iPhone XR sales improved since China’s consumerist holiday called Singles Day on November 11. Sales were high due to online retailers offering a 10-15% discount, but even so, analyst Jun Zhang from Rosenblatt says he’s wary about how much Apple (AAPL) will actually produce after the holiday partly due to competition from China’s electronics company Huawei.
Zhang notes Huawei cell phones are selling very well in China. The Mate 20 had high sales and the Mate 20 Pro sold out. Zhang believes Pro sales grew between about 20 to 25% year over year compared to the Mate 10 sales, even with quality issues from LG display impacting its shipping schedule. This is a concern for Zhange: “We believe many high-end consumers switched to Huawei’s smartphones over the last two years, leading to the company taking share in China not only from Samsung, but Apple as well.”
This isn’t the first time Zhang has been worried over production numbers. It’s a trend. Let’s go chronologically – starting on September 13. Zhang gave a cautious view on the Apple supply chain, since he believed production for the iPhone XR was behind both the XS and the Max.
“If Apple decides to cut production after the holiday season, we believe this may lead to stability within the Apple supply chain in the March quarter due to stabilizing iPhone XR sales. We believe both the iPhone XS and Max sell-through rates may face normal seasonality during C1Q, while iPhone XR sales might be relatively stable due to the late launch of the model,” Zhang said.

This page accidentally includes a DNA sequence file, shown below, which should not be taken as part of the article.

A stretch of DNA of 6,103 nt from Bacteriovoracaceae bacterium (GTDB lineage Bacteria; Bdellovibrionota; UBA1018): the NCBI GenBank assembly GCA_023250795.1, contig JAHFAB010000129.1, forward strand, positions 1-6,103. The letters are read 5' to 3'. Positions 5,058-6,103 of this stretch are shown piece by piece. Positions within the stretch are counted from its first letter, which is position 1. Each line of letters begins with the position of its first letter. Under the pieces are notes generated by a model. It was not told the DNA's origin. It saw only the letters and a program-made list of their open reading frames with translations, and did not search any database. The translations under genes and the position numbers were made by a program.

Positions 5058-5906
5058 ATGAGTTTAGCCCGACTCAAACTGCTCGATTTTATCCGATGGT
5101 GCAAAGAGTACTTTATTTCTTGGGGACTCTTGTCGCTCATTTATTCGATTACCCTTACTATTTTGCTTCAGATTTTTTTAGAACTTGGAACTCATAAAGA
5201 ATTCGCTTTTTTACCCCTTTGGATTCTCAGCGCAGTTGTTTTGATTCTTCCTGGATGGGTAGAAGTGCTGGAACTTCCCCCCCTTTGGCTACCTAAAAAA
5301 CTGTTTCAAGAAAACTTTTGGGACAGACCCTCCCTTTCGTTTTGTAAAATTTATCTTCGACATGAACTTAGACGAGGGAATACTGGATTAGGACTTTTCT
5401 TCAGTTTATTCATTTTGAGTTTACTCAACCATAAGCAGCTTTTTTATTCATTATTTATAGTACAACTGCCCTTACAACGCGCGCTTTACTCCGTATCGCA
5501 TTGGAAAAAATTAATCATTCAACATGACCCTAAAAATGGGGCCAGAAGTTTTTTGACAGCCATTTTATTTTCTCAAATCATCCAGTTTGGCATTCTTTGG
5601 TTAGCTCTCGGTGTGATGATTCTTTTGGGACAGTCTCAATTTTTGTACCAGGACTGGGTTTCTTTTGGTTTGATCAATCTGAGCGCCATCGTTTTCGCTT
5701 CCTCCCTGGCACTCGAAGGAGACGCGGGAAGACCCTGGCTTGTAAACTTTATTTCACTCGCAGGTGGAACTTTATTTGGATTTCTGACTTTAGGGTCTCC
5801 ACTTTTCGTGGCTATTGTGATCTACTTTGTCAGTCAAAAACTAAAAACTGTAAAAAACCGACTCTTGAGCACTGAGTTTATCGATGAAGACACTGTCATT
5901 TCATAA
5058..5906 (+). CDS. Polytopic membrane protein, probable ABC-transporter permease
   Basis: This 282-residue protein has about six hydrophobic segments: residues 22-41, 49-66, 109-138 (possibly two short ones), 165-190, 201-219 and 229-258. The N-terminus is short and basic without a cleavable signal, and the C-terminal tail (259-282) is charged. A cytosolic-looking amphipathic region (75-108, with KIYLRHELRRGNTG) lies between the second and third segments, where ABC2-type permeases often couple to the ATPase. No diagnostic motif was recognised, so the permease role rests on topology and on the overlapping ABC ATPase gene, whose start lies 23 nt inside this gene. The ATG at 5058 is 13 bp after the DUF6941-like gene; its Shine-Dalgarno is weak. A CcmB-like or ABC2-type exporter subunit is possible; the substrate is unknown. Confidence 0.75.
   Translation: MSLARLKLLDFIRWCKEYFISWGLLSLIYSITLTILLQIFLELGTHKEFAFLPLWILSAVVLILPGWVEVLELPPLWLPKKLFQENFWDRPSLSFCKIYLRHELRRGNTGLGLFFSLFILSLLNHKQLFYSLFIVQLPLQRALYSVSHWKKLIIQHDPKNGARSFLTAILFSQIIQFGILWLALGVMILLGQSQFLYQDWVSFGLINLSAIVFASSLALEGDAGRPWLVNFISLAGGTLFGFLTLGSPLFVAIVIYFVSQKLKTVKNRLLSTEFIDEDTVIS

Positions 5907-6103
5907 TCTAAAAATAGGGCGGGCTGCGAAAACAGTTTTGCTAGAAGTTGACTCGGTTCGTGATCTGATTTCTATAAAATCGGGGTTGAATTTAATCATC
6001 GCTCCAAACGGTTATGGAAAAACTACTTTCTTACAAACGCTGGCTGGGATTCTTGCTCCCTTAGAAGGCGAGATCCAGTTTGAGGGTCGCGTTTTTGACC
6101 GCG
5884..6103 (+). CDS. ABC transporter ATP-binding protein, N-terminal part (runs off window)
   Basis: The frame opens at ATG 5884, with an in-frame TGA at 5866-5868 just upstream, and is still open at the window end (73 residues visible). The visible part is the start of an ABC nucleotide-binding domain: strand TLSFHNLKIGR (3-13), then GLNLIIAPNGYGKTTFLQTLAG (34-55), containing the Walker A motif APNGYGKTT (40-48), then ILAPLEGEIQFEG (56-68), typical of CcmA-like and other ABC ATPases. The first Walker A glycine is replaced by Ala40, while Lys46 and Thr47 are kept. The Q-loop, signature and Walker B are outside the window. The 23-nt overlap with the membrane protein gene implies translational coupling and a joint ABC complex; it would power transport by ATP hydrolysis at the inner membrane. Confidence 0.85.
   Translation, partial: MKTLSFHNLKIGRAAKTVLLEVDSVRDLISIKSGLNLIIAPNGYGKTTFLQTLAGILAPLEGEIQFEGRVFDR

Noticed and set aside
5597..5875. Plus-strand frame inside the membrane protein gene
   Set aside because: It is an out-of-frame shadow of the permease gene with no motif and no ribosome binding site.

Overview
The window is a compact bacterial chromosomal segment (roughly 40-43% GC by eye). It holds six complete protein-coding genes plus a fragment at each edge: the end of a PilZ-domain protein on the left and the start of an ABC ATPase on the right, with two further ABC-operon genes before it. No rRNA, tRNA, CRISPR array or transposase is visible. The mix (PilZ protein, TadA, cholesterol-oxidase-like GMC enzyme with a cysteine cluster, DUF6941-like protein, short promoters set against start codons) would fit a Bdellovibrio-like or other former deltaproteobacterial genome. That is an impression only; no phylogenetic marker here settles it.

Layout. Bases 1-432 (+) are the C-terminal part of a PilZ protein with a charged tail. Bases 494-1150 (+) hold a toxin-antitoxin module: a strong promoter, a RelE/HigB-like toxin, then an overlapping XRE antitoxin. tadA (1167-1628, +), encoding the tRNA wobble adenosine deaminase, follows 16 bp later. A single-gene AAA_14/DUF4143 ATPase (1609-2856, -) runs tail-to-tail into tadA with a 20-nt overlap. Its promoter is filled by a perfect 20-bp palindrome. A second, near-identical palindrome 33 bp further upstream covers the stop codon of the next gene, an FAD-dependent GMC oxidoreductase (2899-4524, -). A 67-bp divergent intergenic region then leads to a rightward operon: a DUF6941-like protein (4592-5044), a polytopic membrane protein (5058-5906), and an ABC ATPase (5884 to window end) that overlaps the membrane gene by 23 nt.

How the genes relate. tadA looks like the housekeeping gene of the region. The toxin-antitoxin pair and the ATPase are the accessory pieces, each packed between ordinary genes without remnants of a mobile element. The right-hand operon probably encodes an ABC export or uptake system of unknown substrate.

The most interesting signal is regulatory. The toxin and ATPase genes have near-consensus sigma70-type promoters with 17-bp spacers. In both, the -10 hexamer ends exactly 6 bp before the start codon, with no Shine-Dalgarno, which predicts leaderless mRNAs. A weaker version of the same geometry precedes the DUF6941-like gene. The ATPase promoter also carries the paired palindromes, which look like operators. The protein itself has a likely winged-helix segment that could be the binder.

October 29th Zhang noted initial iPhone XR sell-through data was weaker than initial iPhone XS/Max sales. That made the analyst revise production estimates for the new iPhone models in C4Q down from 90 – 95 million units to 88 million units.
November 7th, Zhang though iPhone XR sell-through rates continued to be weaker than expected and believed Apple could potentially reduce production for the iPhone XR by an additional 4 – 5 million units for C4Q. After those estimate reductions, Zhang again revises his projections, cutting estimates of total iPhone production in C4Q and C1Q to 74 million units and 39 million units, respectively.
“We currently estimate production for the iPhone XS/Max to be 18 million units in C4Q. If iPhone XR unit sales slightly surpass total iPhone XS/Max unit sales, we believe Apple might only need to produce ~25-28 million iPhone XR units in C4Q. We believe Apple is targeting production of 32 million iPhone XR units in C4Q, which is why we believe the company might need to cut production again after the holiday season,” Zhang said.
The bottom line is after all of the production estimate drops and fear of Zhang can only offer a Neutral rating for the stock with a price target of $200, which implies nearly 13% upside from where the stock is currently trading. (To watch Zhang’s track record, click here)
The word on the Street rings largely bullish on the iPhone maker, with TipRanks analytics demonstrating AAPL as a Buy. Out of 35 analysts polled in the last 3 months, 21 are bullish on Apple stock, 13 remain sidelined, and only 1 is bearish. With a return potential of nearly 32%, the stock’s consensus target price stands at $236.27. (See AAPL’s price targets and analyst ratings on TipRanks)